Zach Ware is just your typical incoming senior at Mahomet-Seymour High School.
“I’m into friends and cars and girls and business,” he said. ” Just a regular 17-year-old boy.”
Only, I don’t know many 17-year-olds who have started their own mobile food trucks. With the support of his family, especially his mom — who once owned her own cafe — Ware has launched The Crave Truck, a mobile food operation selling street waffles in Champaign and Urbana.
Street waffles are a chewier version of a typical “American” Belgian waffle. Instead of batter, they are made from dough; the concept is popular all over Europe and in larger cities. Ware got the idea when his family was watching an episode of Bobby Flay’s “Throwdown” that featured a street waffle truck in New York City.
“We’re a foodie family,” said mom Marisa Anstey.
Ware, who is a bit of gearhead and has worked in a body shop, bought the truck in December. He then fully outfitted it with a kitchen, carefully measuring and using every inch of space. He purchased some equipment used on eBay to keep costs down, and even sold his own car to help fund the project. He says he pretty much has worked on the truck every minute he’s not at school or with his friends.
The end result is that The Crave Truck has a mobile kitchen fully certified by the Champaign-Urbana Public Health Department. Ware developed a business plan and did his market research on the kids in his Mahomet neighborhood. His 13-year-old sister helps out with the truck and he is employing some of his friends to work for him.
Ware plans to use proceeds from the truck to help fund his college education. He hopes to be accepted at the University of Illinois, and would continue to operate the truck while in school.
“It still seems kind of crazy to me that I got this up off the ground,” he said.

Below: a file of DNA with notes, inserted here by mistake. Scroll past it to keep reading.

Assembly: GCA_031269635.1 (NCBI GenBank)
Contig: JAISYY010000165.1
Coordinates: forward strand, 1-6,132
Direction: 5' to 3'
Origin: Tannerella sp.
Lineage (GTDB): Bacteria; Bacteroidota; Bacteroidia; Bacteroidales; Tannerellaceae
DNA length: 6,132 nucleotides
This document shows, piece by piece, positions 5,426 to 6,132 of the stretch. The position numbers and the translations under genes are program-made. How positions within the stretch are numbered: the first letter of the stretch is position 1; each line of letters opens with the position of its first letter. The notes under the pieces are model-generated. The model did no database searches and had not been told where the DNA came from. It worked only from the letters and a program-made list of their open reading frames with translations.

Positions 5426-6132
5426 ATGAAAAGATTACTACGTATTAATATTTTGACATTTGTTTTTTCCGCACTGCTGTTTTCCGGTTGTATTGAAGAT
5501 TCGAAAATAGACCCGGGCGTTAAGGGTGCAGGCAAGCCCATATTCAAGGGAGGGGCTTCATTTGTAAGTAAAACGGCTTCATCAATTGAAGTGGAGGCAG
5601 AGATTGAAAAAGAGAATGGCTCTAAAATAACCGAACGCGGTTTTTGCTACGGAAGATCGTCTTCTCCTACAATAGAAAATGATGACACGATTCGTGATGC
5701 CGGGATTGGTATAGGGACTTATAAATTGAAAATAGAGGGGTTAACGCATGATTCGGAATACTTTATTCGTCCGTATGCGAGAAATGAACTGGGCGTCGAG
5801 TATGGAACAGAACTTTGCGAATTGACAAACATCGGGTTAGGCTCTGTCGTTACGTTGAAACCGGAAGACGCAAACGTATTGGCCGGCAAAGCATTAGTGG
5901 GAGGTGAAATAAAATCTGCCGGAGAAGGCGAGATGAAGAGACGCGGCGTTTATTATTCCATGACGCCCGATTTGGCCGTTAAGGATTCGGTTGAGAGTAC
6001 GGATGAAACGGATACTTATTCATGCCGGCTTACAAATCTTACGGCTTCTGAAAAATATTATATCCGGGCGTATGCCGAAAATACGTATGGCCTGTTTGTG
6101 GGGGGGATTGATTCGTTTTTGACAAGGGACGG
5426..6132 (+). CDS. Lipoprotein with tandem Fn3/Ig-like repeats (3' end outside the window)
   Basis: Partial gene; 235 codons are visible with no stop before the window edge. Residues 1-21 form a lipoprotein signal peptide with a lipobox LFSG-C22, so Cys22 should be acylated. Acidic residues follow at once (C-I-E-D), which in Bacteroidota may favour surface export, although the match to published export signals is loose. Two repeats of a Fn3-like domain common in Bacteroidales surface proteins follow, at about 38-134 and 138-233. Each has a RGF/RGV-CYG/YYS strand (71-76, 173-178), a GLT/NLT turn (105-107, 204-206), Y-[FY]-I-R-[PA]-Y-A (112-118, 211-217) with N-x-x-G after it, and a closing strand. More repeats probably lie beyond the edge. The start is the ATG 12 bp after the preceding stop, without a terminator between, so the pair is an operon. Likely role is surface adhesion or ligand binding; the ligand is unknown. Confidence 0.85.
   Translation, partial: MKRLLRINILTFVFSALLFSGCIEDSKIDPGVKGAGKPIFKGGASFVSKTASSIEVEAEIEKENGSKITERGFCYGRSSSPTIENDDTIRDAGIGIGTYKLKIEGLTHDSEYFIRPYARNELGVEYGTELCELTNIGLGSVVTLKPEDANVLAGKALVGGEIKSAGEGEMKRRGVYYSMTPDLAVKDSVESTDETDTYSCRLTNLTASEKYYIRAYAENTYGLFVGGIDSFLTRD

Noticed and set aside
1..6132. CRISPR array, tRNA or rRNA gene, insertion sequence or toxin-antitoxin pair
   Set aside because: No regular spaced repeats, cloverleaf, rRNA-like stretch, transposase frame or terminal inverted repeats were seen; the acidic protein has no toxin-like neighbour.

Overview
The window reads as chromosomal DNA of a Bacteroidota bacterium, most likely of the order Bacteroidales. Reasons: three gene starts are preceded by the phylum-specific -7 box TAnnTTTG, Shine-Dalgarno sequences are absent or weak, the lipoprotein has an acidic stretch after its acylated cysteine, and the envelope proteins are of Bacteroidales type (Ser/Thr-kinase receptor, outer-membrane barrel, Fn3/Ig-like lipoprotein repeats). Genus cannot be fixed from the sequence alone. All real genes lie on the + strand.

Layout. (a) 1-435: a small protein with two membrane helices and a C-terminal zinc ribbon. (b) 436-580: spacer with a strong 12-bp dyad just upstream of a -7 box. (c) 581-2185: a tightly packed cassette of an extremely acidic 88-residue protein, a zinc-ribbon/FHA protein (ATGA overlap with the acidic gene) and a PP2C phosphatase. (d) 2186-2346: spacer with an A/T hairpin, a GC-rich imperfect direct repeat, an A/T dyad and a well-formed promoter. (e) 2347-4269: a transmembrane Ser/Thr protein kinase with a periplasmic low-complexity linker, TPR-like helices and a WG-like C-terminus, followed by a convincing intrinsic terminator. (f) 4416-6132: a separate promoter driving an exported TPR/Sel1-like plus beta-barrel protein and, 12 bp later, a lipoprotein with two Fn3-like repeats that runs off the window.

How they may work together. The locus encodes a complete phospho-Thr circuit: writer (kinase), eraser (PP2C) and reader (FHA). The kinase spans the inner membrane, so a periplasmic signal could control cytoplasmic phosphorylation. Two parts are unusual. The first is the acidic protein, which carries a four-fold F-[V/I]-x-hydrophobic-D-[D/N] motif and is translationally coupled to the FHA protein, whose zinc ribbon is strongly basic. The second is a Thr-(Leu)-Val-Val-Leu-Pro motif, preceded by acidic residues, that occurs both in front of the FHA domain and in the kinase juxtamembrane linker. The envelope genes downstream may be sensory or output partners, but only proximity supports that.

The Crave Truck’s waffles range from the classic at $3.25 to a whole-grain version ($4) and one that is gluten-free ($5). Toppings include whipped cream, nutella, ice cream, bacon fresh fruit and more; they range in price from $1-2, although most are a dollar. The Crave Truck also has its own line of coffee (Crave Coffee, of course). The waffles are made to order and are meant to be eaten while hot. Ware and Antsey plan to offer specials, especially seasonal ones; they are very open to feedback. Currently, The Crave Truck accepts cash only, but is working on a credit/debit system for the future.
During our interview, I tried the whole-grain version sprinkled with powdered sugar and strawberries on top. It was a delicious treat, although the portion size wasn’t enough to be a complete meal (at least not a lunch). As expected the dough was chewier than a typical Belgian waffle.
“This whole food truck culture can absolutely be supported by Champaign-Urbana,” Anstey said. “There should be more, with the diversity of this community that includes a college campus.”
You can find The Crave Truck at Urbana’s Market at the Square and it is often at Tires Plus in Champaign, and it has plans to expand its locations soon. The best way to keep track of The Crave Truck is to follow it on Twitter or become a fan on Facebook.